The ‘existential’ danger of tech surveillance, says Signal president
The mysticism that allowed technology companies Earning billions of dollars from surveillance is finally emerging, says the boss of encrypted messaging app Signal.
Meredith Whittaker, who spent years work for google before helping to organize a 2018 staff strike over working conditions, said technology was “valued” and “fetishized” when it started in the industry in 2006.
“The idea that technology was the pinnacle of innovation and progress was quite prevalent in government circles and popular culture,” she said on the sidelines of the Web Summit technology conference in Lisbon this week.
But lawmakers and users now relied on the “well-documented damages of allowing a handful of large corporations to have the power to monitor almost every aspect of human life”.
She said people now seek out apps like Signal because they appreciate the “real existential dangers of placing their innermost thoughts, locations, networks of friends in the hands of corporate surveillance actors and of state”.
Ms Whittaker, who established the AI Now Institute at New York University in 2017 and has advised US government regulators, has become a leading critic of business models based on mining personal data to be used for targeted advertising.
She became president of Signal two months ago and is doing all she can to make the app a real alternative to Apple’s WhatsApp and iMessage.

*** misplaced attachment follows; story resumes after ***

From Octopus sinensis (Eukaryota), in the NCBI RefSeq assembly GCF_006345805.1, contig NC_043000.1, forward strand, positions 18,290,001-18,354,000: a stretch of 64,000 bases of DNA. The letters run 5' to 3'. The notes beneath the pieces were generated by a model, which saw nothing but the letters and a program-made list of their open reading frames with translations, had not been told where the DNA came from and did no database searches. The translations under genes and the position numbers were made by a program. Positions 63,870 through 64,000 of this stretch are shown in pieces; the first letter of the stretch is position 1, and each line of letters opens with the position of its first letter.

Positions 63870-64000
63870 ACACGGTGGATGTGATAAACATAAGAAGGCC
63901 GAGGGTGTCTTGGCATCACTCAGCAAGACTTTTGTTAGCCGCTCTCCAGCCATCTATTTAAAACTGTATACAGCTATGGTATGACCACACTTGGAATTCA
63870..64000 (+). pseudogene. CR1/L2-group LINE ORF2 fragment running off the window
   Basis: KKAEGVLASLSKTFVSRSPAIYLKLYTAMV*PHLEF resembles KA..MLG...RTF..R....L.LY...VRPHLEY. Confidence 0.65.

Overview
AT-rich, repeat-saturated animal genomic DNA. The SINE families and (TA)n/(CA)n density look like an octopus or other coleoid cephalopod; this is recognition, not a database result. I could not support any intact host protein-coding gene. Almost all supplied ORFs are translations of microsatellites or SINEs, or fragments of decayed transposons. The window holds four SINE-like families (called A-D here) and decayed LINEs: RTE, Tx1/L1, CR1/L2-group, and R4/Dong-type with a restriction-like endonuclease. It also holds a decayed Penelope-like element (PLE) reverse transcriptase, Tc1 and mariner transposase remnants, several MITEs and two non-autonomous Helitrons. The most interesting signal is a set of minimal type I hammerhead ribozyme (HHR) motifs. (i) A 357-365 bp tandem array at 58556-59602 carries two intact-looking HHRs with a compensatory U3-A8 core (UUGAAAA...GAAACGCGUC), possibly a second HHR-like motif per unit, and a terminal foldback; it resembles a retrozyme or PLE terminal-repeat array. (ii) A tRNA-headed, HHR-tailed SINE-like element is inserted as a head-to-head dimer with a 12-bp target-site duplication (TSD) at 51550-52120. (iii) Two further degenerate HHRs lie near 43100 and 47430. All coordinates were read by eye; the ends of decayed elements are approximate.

“We want to make sure everyone in the world can pick up their device, quickly open Signal, use it to communicate with anyone else,” she said.
The odds are against her company: WhatsApp, she says, has around 1,000 engineers and several thousand support staff, while her company has a total of 40 people.
The app is run by a non-profit organization, the Signal Foundation, and is only now beginning to ask users for small donations to keep it going.
The company’s David vs. Goliath act was unveiled in January when co-founder Moxie Marlinspike stepped down as chief executive, detailing how difficult it had been to maintain the app.
“I wrote all the Android code, I wrote all the server code, I was the only person on call for the department, I facilitated all product development, and I managed everyone,” he wrote in a blog at the time.
Still, Signal has been downloaded more than 100 million times and, although Ms Whittaker won’t confirm the numbers, reports last year estimated it had 40 million regular users.
And she is undeterred by the task, arguing that having a talented staff helps close the gap with competitors.
“We have a small team that is extremely competent and yet we punch well above our weight,” she said.
Signal has more and more friends in the pro-privacy sector.
Messaging services like Proton, search engine DuckDuckGo, and countless data analytics companies all market themselves as privacy-focused apps.
And Ms Whittaker pointed out that Signal produces a “gold standard” open source encryption protocol that is used by WhatsApp among others.
But the goal is not to imitate other players in the field and push for new and flashier features.
“Our ambitions for growth are not the same as the ambitions of for-profit surveillance companies,” she said.
Rather, the goal was to create a “network effect of encryption.”
This would help ensure that “everyone in the world has the opportunity to communicate privately without being subject to widespread state and corporate surveillance”.
Updated: November 06, 2022, 06:30